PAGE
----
What I learnt this week: Am I narcissistic in my enjoyment of emergency care? #WILTW

This is the 25th #WILTW

I spent an evening at my old school this week for a careers fair. I was hosting a stand on a ‘Career in Medicine’ and had a very enjoyable couple of hours speaking to students about admission criteria, specialty choices and whether the work is ‘really hard.’ A common question was, “Why did you choose Paediatric Emergency Medicine?”. It’s good to reflect on this as I have no idea what I said at my medical school interview about why I wanted to be a doctor and my interview to get into Paediatric Emergency Medicine Specialty Training was a car crash from the first question; so not quite sure what I said then either.

It was easy to speak about the nature of the job: I enjoy the frenetic pace, the practical element and the fact that sick kids get ill quickly but well again even faster. I was also honest about how out-patient clinics frustrated me and I tended to see them as something to ‘get through’. Given this attitude probably isn’t conducive to a great patient experience I realised it wasn’t for me.

Medical Staff Tending a Patient

But I had a nagging suspicion that there was something else as well. It’s rewarding working in Emergency Care. The feedback is very visceral and immediate. Whether it is ameliorating pain, correcting a deformity or relieving an anxiety “don’t worry, I can see why you are worried but this rash isn’t serious” a lot of what happens in urgent and emergency care is positive reinforcement of your skills. Even in the most desperate of tragedies you can avoid breaking bad news badly (I am uncomfortable about saying you can be good at breaking bad news). I ponder whether this is a benefit of Emergency Care or something that I need to happen to enjoy working there? This was a bit unsettling. Is there something about Emergency Care that satisfies an inner lack of confidence that positive feedback partially corrects? Am I rejecting in- (or out-)patient care not because I find the medicine unexciting but because I don’t find the potential feedback as fulfilling….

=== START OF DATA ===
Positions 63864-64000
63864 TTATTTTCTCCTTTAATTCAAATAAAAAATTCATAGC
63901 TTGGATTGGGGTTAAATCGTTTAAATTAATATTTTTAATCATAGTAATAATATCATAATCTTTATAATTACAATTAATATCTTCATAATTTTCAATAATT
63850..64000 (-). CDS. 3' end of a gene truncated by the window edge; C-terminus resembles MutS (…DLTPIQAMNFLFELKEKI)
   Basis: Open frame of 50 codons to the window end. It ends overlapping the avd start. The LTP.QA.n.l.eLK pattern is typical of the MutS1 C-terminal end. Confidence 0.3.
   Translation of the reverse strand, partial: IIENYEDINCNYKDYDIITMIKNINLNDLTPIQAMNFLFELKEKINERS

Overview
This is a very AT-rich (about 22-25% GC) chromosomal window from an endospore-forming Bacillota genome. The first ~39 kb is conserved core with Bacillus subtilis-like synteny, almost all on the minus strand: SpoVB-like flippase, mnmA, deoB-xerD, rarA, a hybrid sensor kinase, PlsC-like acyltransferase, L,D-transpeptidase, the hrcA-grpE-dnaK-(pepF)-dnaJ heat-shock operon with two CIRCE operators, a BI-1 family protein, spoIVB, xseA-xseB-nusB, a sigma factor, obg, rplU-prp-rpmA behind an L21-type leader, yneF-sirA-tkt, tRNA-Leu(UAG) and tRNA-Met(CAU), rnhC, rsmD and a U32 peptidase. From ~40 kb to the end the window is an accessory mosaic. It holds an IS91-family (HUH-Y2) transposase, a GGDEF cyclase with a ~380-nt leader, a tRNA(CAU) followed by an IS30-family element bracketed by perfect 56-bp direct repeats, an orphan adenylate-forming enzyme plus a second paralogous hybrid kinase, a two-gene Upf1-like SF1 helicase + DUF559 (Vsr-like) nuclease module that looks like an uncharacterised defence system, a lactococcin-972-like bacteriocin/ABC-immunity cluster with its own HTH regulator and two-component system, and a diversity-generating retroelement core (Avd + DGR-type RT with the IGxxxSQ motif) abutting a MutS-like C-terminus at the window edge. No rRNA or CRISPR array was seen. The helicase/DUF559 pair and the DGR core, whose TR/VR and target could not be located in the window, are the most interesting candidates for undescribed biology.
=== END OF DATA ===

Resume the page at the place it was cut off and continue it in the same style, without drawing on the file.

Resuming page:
On a related vein do we see more emergency and critical care physicians on social media as this also provides a great deal of positive reinforcement of our self worth or place in the community? I am sure the situation is not as binary as this, but it is a thought I have not been able to shake. It is a good chance to be open about my intrinsic motivations although I am pretty sure I am not going to be leaving emergency care anytime soon 🙂

What did you learn this week? #WILTW

2 thoughts on “What I learnt this week: Am I narcissistic in my enjoyment of emergency care? #WILTW”

  1. You want gratification? Be a rural clinician? We get to see patients when well in clinic….then get to see ’em when critically unwell in ED…..then follow them up afterwards. Immediate AND delayed gratification. And for those of us doing procedural stuff like obs or anaes, there’s the added bonus of sorting out their need for a procedure, scheduling them for surgery, doing the procedure (GA, epidural etc) and following them up again afterwards. From cradle-to-grave care – I find the most rewarding parts of my work are both critical illness and palliative care – both time for utter honesty with patients and family who are ‘up against it’

    It’s like EM on steroids – all the BEST bits of medicine, lots of personal reward (and professional & financial)

    The danger of course is thinking that you are indispensible. We’re not – when a colleague died, he was mourned by many of his regular patients at the funeral – then, next consult “when’s the new doctor arriving”.

    We are but bit players in patients lives.

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